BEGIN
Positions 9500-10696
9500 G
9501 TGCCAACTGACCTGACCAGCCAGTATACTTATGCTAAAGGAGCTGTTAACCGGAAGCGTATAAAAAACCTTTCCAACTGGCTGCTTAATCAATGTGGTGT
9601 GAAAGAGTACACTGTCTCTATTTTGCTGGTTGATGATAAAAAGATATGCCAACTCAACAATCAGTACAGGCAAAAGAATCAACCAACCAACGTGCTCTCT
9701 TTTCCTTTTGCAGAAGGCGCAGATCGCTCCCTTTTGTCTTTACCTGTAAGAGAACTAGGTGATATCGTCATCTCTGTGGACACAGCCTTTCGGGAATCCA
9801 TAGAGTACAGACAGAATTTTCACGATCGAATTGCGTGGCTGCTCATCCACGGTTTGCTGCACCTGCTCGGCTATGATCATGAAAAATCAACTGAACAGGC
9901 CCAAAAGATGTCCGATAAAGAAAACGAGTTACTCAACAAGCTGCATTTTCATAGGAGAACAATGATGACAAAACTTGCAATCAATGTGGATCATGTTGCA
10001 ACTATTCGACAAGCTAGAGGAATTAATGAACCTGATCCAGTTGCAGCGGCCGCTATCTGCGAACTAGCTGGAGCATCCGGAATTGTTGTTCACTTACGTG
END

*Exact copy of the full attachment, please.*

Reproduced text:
Positions 9500-10696
9500 G
9501 TGCCAACTGACCTGACCAGCCAGTATACTTATGCTAAAGGAGCTGTTAACCGGAAGCGTATAAAAAACCTTTCCAACTGGCTGCTTAATCAATGTGGTGT
9601 GAAAGAGTACACTGTCTCTATTTTGCTGGTTGATGATAAAAAGATATGCCAACTCAACAATCAGTACAGGCAAAAGAATCAACCAACCAACGTGCTCTCT
9701 TTTCCTTTTGCAGAAGGCGCAGATCGCTCCCTTTTGTCTTTACCTGTAAGAGAACTAGGTGATATCGTCATCTCTGTGGACACAGCCTTTCGGGAATCCA
9801 TAGAGTACAGACAGAATTTTCACGATCGAATTGCGTGGCTGCTCATCCACGGTTTGCTGCACCTGCTCGGCTATGATCATGAAAAATCAACTGAACAGGC
9901 CCAAAAGATGTCCGATAAAGAAAACGAGTTACTCAACAAGCTGCATTTTCATAGGAGAACAATGATGACAAAACTTGCAATCAATGTGGATCATGTTGCA
10001 ACTATTCGACAAGCTAGAGGAATTAATGAACCTGATCCAGTTGCAGCGGCCGCTATCTGCGAACTAGCTGGAGCATCCGGAATTGTTGTTCACTTACGTG